Licoricia has been described by Robert Stacey as ‘the most important Jewish woman in medieval England’. The sculpture will be a beautiful addition to Winchester in its own right, acting as a gateway to medieval Winchester, its Jewish community, and its royal connections. Depicting a successful businesswoman of the time, it will act as an inspiration to women of today and also promote tolerance and understanding in our society.
Sculpted by top sculptor Ian Rank-Broadley, it will be a life-size bronze and depict Licoricia with her youngest son, Asher, at about five to six years old, holding her hand. There are no known illustrations of Licoricia and in any case, pictures created at the time showed rank and occupation rather than being accurate portraits, so the sculptor has used as his inspiration his daughter and grandson, both of whom are Jewish.
What’s the purpose of the Statue?
Licoricia was a prominent member of Winchester’s medieval Jewish community. Her statue will:
- Educate people about England’s and Winchester’s important but little-known medieval Jewish Community,
- Inform them about Winchester’s significant Royal medieval past.
- Promote tolerance and the value of diversity in the community.
- Inspire young people and women, illustrating the role of education in providing opportunities.
- Be of national interest and a lasting enhancement to the city of Winchester
Licoricia will be wearing the clothes worn by a wealthy woman of her time. Careful research has gone into her clothes and headdress, with input from the Victoria and Albert Museum, and the Jewish Museum in London. Although at that time, Jews were required to wear a tabula (a badge shaped like the Ten Commandments) she is not wearing one as wealthier Jews paid the Church for the privilege not to. In Licoricia’s right hand will be a tallage demand. Jews were tallaged (taxed) increasingly harshly and sporadically as the thirteenth century progressed, with demands often being accompanied by imprisonment. On the death of her husband, David of Oxford, Licoricia was forced to pay thousands of pounds to the King, which helped build Westminster Abbey.
Licoricia’s son Asher is also depicted in mid-13th century clothes. In his hand is a dreidel, a spinning top. The top and letters relate to the dreidel game (thought to derive originally from the Roman game of Teetotum) which is usually played at the Jewish festival of Chanukah. Asher was the second son of Jacob and Leah (Genesis 30:13, which reads: ‘Leah declared, “What a fortune!” meaning “Women will deem me fortunate.” So she named him Asher’).
Licoricia is seen purposefully walking ahead – a woman with much to do and complex issues on her mind – whilst also holding on to Asher’s hand showing her commitment at the same time to her family.
The plinth will have the words from Leviticus 19:18 (‘Love thy neighbour as thyself’) inscribed in both English and Hebrew. The English will be from the King James version of the Bible as large parts of this Bible were translated in Winchester. The font will be Albertus. Albertus is a typeface which Berthold Wolpe created in the 1930s, before he emigrated from Germany to England in the face of antisemitic persecution. The font is named after Albertus Magnus, who participated in the trial of the Talmud in 1240, and was a German philosopher and theologian. His writings are considerably influenced by Moses Maimonides, the Jewish philosopher. Albertus was used as the font for many British coins and can be found on the street signs in several London boroughs, as well as Winchester.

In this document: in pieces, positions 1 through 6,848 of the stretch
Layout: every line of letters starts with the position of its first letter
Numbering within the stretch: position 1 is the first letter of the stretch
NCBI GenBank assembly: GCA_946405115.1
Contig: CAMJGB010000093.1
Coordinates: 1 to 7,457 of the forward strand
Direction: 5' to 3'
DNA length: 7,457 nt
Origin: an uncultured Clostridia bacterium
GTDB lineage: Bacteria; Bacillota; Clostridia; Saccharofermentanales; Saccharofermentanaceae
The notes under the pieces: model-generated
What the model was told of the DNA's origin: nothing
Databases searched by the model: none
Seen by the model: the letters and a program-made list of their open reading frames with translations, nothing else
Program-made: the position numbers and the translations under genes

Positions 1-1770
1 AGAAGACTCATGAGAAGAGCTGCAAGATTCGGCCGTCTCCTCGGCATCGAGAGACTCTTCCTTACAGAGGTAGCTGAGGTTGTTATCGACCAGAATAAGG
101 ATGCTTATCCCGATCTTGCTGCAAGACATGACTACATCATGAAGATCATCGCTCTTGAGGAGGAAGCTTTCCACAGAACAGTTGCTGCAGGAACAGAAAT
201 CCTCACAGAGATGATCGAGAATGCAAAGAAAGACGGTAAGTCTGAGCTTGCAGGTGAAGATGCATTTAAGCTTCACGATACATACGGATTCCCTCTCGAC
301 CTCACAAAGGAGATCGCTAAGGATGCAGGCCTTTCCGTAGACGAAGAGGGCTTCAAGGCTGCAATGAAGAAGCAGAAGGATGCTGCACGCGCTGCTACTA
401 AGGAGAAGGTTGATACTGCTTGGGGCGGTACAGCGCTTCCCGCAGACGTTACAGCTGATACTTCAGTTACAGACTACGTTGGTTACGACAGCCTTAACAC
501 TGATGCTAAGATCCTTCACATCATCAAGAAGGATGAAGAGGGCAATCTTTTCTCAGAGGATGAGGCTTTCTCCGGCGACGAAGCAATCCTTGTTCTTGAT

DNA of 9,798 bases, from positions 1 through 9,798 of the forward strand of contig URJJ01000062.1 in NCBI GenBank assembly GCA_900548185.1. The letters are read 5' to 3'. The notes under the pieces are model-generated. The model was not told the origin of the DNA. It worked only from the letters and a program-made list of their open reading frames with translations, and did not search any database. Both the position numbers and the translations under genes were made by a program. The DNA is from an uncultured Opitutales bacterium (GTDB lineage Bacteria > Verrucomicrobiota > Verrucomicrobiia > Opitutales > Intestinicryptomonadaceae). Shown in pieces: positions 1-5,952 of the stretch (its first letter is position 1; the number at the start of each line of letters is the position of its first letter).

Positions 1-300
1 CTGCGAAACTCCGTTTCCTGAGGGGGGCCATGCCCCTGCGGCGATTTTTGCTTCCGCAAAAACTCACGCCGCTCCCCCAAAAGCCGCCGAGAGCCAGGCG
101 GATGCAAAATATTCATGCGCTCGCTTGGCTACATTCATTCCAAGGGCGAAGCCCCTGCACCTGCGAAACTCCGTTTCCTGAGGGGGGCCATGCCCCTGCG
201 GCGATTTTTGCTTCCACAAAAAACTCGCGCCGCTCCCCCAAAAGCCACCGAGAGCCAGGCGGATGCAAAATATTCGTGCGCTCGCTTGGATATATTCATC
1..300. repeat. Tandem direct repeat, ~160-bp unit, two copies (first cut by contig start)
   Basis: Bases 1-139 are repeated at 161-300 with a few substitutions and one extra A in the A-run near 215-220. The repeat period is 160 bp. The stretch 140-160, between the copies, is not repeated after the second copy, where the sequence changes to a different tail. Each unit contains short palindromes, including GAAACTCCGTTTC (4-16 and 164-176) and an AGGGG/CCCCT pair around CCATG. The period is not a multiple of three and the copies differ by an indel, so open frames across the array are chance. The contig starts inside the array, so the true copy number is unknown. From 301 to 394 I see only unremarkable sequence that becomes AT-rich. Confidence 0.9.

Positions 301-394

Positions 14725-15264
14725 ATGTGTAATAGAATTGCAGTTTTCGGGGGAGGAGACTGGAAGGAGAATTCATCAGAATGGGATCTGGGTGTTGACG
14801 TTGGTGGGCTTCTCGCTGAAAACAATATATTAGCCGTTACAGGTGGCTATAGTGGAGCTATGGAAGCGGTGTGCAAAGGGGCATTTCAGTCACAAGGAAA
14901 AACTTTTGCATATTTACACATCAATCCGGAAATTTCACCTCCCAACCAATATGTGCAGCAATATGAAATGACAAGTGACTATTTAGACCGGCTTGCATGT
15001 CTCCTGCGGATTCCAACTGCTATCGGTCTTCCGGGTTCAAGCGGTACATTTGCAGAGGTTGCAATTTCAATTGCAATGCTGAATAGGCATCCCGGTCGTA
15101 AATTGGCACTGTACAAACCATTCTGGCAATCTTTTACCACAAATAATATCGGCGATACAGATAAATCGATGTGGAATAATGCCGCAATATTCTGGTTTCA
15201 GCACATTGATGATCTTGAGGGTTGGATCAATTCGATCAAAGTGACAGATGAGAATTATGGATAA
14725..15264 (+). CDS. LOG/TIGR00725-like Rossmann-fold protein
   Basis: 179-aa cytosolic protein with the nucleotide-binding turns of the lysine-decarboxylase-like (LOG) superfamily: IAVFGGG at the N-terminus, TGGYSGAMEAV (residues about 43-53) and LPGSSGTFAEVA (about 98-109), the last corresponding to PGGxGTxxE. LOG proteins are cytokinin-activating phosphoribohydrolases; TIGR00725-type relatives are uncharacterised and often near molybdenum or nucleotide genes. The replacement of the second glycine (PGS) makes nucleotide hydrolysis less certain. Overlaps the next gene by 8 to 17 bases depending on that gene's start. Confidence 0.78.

As Suzanne Bartlet writes in her book ‘Licoricia of Winchester’, Licoricia is the story of one woman in the thirteenth century living not only within her Jewish community, but alongside her Christian neighbours in the old capital of Winchester. Her life and that of her family reflect the experiences of the Jews of medieval England during the century that ended with their expulsion to the continent, and with it the story of Jewry in this country, until their return in the seventeenth century.
Following a competition involving sculptors both local and national, the commission was won by Ian Rank-Broadley FRSS. Ian is a multi-award winning sculptor with many important commissions to his name. These include, the Armed Forces Memorial at the National Memorial Arboretum, the effigy of HM Queen used on all UK & Commonwealth coinage 1998- 2015, and a commission for a statue of Diana, Princess of Wales for TRH Duke of Cambridge and Duke of Sussex for Kensington Palace.
Photographs of part of the Armed Forces Memorial and the effigy of the Queen on UK coinage.
Ian has kindly given permission for us to use photographs of the sculpture. We have the enthusiastic support of both Hampshire County Council and Winchester Council in the project.